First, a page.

Yes, they are supposed to conquer the U.S. Mostly they wander all over the country, figuring out how to fend for themselves with no money, no privileges and undercover as dentists. And in true Freddy fashion, they are misunderstood and act ridiculously, but also start to discover more about themselves and each other.

Jenny: I'm serious, I almost didn't finish. This book was way too long and the side trips with the newspaper magnates and Dewey Knott (Republican candidate for president) almost made me put it down. What kept me going was how much F&F were learning to love America and love each other and love working hard. But the misunderstandings between Freddy and nearly everyone he ever talked to made me crazy. I couldn't stand it. I would pace while I read because it made me so agitated.

Best part? The names. Some of my favorites included: Craig-Vyvyan, Cecil Psnake, Alfie Didgeridoo, Watson Axlerod, and Phoebe Boylinghotte. I meant to keep a longer list, but by the time I hit the middle, I was in my stride and didn't want to break out of the zone.

Other best part? How much Helprin loves America. It says in his blurb that he was educated in England and the U.S. and it was obvious that he has great love for America. My two favorite parts of the whole book was when they were in D.C. at the Lincoln Memorial and he talked about what a great man Lincoln was. It almost brought me to tears. The other was at the very end when he said that in America, every man is born a king. Oh man, that almost did me in.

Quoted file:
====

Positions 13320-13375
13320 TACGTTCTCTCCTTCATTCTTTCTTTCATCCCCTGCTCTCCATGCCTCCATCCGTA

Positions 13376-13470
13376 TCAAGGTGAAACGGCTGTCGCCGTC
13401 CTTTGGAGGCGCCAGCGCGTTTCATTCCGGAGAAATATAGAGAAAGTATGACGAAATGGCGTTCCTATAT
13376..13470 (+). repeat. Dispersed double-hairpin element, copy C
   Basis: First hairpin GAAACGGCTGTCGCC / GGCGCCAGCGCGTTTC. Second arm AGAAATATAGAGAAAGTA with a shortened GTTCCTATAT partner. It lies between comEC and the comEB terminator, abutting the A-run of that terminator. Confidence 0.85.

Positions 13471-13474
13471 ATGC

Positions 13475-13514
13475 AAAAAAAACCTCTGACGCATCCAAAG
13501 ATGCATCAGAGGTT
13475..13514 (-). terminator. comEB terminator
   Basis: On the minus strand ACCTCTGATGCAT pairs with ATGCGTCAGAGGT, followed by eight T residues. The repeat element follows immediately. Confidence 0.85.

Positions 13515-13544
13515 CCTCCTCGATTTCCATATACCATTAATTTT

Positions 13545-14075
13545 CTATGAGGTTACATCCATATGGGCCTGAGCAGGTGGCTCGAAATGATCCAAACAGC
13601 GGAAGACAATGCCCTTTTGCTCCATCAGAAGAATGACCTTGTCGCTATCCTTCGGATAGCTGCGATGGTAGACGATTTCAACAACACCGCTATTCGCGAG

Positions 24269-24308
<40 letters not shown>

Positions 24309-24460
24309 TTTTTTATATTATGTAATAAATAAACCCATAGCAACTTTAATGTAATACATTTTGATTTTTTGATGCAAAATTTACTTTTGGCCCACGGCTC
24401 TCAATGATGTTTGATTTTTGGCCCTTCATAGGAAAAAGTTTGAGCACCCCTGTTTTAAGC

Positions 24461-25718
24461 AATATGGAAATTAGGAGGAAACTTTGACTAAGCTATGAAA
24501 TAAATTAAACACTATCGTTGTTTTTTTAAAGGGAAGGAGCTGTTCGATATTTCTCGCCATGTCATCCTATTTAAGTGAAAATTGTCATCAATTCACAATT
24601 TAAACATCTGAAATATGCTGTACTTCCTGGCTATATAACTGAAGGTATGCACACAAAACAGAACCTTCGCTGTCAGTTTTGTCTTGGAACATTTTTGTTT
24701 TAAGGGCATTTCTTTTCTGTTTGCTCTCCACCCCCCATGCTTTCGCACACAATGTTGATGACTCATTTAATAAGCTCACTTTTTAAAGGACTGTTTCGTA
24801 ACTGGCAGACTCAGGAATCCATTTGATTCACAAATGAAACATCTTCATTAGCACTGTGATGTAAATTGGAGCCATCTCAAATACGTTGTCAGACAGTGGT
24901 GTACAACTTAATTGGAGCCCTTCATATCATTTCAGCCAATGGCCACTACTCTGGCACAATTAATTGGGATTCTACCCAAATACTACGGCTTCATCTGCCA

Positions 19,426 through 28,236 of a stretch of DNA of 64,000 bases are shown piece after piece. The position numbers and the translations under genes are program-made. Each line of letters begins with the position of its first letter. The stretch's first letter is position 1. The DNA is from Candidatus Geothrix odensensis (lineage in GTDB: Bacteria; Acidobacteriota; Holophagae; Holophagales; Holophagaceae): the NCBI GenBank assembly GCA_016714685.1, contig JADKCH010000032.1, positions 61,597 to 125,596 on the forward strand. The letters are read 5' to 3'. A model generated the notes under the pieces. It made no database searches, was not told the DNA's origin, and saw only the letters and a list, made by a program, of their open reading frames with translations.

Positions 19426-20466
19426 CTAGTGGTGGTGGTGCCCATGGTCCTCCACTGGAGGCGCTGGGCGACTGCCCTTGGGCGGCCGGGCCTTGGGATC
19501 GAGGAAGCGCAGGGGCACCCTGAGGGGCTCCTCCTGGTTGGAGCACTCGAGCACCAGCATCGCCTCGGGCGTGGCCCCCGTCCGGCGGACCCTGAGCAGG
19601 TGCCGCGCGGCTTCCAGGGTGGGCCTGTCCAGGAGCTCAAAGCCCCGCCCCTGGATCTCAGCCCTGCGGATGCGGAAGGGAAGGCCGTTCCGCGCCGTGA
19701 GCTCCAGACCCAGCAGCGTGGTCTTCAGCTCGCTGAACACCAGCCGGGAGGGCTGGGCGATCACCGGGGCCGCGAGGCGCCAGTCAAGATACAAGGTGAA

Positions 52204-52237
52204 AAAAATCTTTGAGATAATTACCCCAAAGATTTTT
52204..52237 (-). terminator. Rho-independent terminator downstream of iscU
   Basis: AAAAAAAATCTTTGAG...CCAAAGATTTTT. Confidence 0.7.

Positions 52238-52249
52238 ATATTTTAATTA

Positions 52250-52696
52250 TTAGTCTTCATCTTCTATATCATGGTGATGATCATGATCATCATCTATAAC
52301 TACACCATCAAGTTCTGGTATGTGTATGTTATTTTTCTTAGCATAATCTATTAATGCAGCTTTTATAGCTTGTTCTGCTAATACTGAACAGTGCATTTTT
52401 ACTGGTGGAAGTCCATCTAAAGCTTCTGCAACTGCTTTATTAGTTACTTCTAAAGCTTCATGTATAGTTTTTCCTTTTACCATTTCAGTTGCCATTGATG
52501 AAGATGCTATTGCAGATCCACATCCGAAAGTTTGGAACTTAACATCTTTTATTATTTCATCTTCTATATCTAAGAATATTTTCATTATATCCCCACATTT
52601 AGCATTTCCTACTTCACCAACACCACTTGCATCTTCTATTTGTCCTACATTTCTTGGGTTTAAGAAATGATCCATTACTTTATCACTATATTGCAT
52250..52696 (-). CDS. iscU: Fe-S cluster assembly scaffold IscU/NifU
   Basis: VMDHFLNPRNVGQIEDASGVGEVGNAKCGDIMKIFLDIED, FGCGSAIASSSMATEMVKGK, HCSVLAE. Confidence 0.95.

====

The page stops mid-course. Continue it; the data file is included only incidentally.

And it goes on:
Caren: Yes, I loved Freddy's speech at the end. Both what he said about America and also what he said about coming to love his wife. But, like you, I felt like I was plowing through and if it weren't for committing to this co-review I would have set it down as soon as I picked it up. The story was entertaining, and the way the characters developed.....well....character....made it have a bit more depth by the end. But that wasn't enough to be worth 553 pages of really small type! Just for the record, I'm not afraid of a long book. But you have to have a pretty riveting story to justify that kind of length (e.g. Mistborn), and this just wasn't it. He could have easily cut 200 pages out of it in meaningless descriptions about meaningless people and places and the story wouldn't have suffered. In fact, it would have been a vast improvement because it wouldn't have taken me all month to get through!